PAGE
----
Souths center Campbell Graham was just four years old when Benji Marshall first set foot on an NRL field.
Now, almost 18 years later, they will line up as teammates when Marshall makes his debut for the Rabbitohs in tonight’s season opener against Melbourne at AAMI Park.
This is Marshall’s fifth NRL club, and at the age of 36, probably his last. But more than a decade and a half after the 2005 grand final flick pass that made him a household name, the former New Zealand captain remains one of the best offensive players in the game.
With Cameron Smith confirming his retirement, Marshall is now the oldest player in the NRL. However, as the immortal Andrew Johns pointed out on Wide World of Sports’ Freddy and the eighth, that will not prevent it from having an impact.
“He had a few touches in games last year that were just vintage,” Johns said.
“His ball game has never been a problem, but when he has his mind there is no better offensive player.
“He’s inspired a generation of young players, especially young Kiwi players, and it’s great to still have him there.
“He will be sensational there at Souths, coaching young players.”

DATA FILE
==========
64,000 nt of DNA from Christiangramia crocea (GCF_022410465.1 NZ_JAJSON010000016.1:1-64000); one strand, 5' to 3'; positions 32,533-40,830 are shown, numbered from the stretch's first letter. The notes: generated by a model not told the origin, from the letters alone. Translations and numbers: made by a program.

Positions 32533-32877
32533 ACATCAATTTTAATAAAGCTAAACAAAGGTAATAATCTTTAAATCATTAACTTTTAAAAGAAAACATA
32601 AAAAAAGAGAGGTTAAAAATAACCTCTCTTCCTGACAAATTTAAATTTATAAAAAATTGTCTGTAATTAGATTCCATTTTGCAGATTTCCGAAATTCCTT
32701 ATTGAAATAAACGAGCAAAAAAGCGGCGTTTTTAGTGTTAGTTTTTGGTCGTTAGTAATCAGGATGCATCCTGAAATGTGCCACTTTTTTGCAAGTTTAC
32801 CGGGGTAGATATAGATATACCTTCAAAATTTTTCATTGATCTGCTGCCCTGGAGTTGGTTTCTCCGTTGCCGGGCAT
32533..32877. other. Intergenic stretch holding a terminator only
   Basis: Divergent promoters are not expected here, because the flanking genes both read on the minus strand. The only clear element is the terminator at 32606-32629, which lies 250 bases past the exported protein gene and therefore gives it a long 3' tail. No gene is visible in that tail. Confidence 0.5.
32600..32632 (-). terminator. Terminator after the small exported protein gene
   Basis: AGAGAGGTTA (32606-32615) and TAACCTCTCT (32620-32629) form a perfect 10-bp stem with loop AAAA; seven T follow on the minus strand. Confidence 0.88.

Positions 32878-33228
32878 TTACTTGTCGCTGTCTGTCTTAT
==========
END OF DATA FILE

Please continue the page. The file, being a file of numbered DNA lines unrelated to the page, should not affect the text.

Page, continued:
It’s a sentiment shared by New South Wales coach Brad Fittler, who said Marshall’s career compared favorably to some of the greats.
“It connected a whole generation of young children, wanting something a little more exciting,” he said.
“He’s the one they all looked at. Speaking of his legacy, his legacy is almost as good as anyone in the game.
“The fact that he brought something so different to the game.”
The 324-game veteran is on a one-year contract at Souths, and Fittler believes head coach Wayne Bennett will be able to get the most out of Marshall.
“I think it will be fantastic for them,” he said.
“I think it’s going to be crucial when you take him out, unless one of the halves gets injured, I don’t know how many crosses he could play, Cam Murray is playing normally in there and making a very good work.
“I think defending him in the middle will be easier than defending him at the limit, you have fewer decisions and a lot of people to help you.
“It will be great for them.”